Using physical education to promote out-of school physical activity in lower secondary school students : a randomized controlled trial protocol
Polet, J., Hassandra, M., Lintunen, T., Laukkanen, A., Hankonen, N., Hirvensalo, M., . . . , & Hagger, M. (2019). Using physical education to promote out-of school physical activity in lower secondary school students : a randomized controlled trial protocol. BMC Public Health, 19, 157. doi:10.1186/s12889-019-6478-x
Published inBMC Public Health
© The Authors. 2019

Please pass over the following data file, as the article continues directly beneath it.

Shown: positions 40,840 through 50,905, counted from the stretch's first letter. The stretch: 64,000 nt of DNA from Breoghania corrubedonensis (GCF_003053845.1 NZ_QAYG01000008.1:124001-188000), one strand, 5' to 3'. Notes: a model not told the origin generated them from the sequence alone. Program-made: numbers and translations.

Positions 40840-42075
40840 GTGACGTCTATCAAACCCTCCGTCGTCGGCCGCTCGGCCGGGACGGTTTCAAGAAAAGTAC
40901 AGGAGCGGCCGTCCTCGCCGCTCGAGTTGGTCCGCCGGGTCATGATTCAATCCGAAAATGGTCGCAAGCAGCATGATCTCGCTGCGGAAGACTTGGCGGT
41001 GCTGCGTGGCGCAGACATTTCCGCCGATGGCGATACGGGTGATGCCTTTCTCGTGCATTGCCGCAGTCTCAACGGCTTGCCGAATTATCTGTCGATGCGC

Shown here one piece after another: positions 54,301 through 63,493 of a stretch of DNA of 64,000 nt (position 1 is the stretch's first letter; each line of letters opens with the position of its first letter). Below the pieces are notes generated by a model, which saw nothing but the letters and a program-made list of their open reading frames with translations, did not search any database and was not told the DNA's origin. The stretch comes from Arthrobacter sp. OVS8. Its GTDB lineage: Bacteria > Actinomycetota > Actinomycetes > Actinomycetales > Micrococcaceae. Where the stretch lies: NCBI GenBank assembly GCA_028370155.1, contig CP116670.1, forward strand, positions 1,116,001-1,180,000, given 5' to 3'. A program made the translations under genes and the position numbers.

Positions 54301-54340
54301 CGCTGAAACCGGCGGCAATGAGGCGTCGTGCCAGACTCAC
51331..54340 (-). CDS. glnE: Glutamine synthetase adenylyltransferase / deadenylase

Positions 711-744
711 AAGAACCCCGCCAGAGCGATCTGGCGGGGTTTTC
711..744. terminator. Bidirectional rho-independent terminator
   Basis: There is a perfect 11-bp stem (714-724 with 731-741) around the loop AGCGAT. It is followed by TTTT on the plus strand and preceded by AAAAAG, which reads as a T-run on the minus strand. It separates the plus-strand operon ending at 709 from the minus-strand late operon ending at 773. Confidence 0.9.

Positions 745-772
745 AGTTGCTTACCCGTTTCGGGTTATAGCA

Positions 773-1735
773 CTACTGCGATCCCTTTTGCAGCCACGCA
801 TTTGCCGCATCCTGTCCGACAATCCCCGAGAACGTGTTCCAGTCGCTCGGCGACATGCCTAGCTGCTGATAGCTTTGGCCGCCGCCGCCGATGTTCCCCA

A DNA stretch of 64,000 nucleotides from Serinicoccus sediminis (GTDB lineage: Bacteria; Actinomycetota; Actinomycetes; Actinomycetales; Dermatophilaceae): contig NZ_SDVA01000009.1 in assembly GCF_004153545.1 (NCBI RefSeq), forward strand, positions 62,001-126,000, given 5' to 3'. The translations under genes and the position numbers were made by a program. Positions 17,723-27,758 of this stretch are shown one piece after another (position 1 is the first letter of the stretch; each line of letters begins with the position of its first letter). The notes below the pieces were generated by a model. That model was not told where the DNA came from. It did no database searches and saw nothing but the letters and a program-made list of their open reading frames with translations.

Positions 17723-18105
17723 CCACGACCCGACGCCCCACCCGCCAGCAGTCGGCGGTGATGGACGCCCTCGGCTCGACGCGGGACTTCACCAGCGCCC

Background Given the documented decline in levels of physical activity in early adolescence, promoting physical activity in young people is a priority for health promotion. School physical education (PE) is an important existing network in which participation in physical activity beyond school can be promoted to the captive young people. The objective of current article is to present the protocol for a PE teacher-delivered theory-based trial to promote secondary school students’ participation in physical activity out-of-school contexts. The intervention will be guided by the trans-contextual model explaining the processes by which PE teachers’ support for autonomous motivation in the classroom promotes students’ motivation to engage in out-of-school physical activity. We hypothesize that school students receiving the teacher-delivered intervention to promote autonomous motivation toward physical activity will exhibit greater participation in physical activities outside of school, relative to students receiving a control intervention. Methods The trial will adopt a waitlist-control design with cluster-randomization by school. PE teachers assigned to the intervention condition will receive a two-week, 12-h training program comprising basic information on how to promote out-of-school physical activity and theory-based training on strategies to promote students’ autonomous motivation toward physical activity. Teachers assigned to the waitlist control condition will receive an alternative training on how to monitor physical functional capacity in children with special needs. PE teachers (n = 29) from eleven schools will apply the intervention program to students (n = 502) in PE classes for one month. Physical activity participation, the primary outcome variable, and psychological mediators from the trans-contextual model will be measured at pre-trial, post-trial, and at one-, three- and six-months post-trial. We will also assess teachers’ autonomy-supportive techniques and behaviours by observation. Discussion The study will make a unique contribution to the literature by testing a theory-based intervention delivered by PE teachers to promote school students’ participation in out-of-school physical activity. Information will be useful for educators, community stakeholders and policy makers interested in developing programs to promote students’ out-of-school physical activity. ...
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